Editor’s Note: This story has been updated to reflect Slaton is not a member of the Freedom Caucus.

AUSTIN (KXAN) — A month-long investigation inside the Texas House led to a stunning announcement Saturday, as its findings recommended the expulsion of Rep. Bryan Slaton over an alleged sexual relationship with an intern and other misconduct allegations.

Slaton, a former youth and family minister, represents District 2 which includes Hopkins, Hunt and Van Zandt counties in East Texas. He is serving his second term in the Texas House of Representatives.

Rep. Andrew Murr, R-Kerrville, chair of the House General Investigating Committee, made the announcement on the Texas House Floor.

He said the committee vetted several complaints that claimed Slaton gave alcohol to underage interns and had sex with one 19-year-old intern.

The 16-page report on the investigation also alleged Slaton intimidated witnesses into being silent about the misconduct.

During his presentation, Murr reaffirmed the weight of this decision, which will be decided in the House next Tuesday.

“The expulsion of a fellow member is a level of punishment we don’t take lightly. It is not meant to punish the member. Rather, it is intended to protect the integrity and dignity of this legislative body and to provide accountability to everyone that works and serves in this building,” Murr said.

Slaton’s attorney issued a statement on his behalf last month once allegation rumors began to swirl, writing: “We are aware of the outrageous claims circulating online by second-tier media that make false claims against Representative Slaton. As a result, he has been advised to forward all inquiries in this matter — including any that may relate to a possible complaint — to his legal counsel.”

What will this mean for Texas politics?

This is reportedly the first time in 100 years that a House member could possibly be expelled from the legislature.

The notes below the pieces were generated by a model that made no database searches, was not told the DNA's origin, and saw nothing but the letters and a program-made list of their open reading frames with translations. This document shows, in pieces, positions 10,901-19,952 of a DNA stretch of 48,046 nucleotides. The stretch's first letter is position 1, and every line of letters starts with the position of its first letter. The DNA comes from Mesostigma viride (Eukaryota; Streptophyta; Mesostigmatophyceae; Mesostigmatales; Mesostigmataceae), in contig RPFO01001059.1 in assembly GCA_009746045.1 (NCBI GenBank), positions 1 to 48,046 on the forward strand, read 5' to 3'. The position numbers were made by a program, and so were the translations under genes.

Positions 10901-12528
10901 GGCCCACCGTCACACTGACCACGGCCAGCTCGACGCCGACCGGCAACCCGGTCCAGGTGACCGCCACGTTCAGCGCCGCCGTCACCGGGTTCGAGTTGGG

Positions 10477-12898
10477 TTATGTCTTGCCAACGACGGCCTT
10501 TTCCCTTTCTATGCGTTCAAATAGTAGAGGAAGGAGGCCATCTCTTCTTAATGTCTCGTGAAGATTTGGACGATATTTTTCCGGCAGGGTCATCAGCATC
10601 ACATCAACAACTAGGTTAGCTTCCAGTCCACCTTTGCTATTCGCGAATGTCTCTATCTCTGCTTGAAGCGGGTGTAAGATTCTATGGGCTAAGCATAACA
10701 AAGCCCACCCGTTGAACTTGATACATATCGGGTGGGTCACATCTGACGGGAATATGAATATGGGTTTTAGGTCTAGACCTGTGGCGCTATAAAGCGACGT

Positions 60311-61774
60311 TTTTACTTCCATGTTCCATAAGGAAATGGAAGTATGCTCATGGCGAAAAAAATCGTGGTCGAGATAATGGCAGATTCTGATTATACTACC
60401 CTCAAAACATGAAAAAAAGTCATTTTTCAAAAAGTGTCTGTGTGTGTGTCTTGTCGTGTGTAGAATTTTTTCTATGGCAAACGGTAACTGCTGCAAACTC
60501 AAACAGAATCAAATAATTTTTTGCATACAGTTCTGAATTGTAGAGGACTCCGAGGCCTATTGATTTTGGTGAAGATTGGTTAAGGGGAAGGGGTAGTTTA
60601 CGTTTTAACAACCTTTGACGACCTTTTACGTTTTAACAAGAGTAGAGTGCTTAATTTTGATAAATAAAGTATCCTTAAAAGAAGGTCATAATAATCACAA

Harvey Kronberg has covered the Texas Capitol for QuorumReport.com for several decades and said this is an unfortunate but historic moment for the legislature.

“I’ve been doing this since 1989. And I’ve never seen anything of this order of magnitude,” Kronberg said.

Kronberg said this recommendation will likely raise more questions about the lawmaker’s conduct inside and outside the Capitol.

“It is, frankly, incredible that somebody who wears their religious beliefs on their sleeve would have committed these alleged act,” Kronberg said.

Two members of the Texas Freedom Caucus, a group of House representatives dedicated to historically conservative values, called for Slaton’s resignation last month. According to the Texas Tribune, that’s noteworthy because the caucus’ positions usually align with Slaton’s, although he isn’t a member and they have disagreed in the past.

Kronberg reaffirms the severity of the expulsion and that this recommendation would send a clear message to lawmakers.

“It should be fair warning to other legislators and lobbyists that there is both a public and a private consequence for being in any way outside the bounds of propriety,” Kronberg said.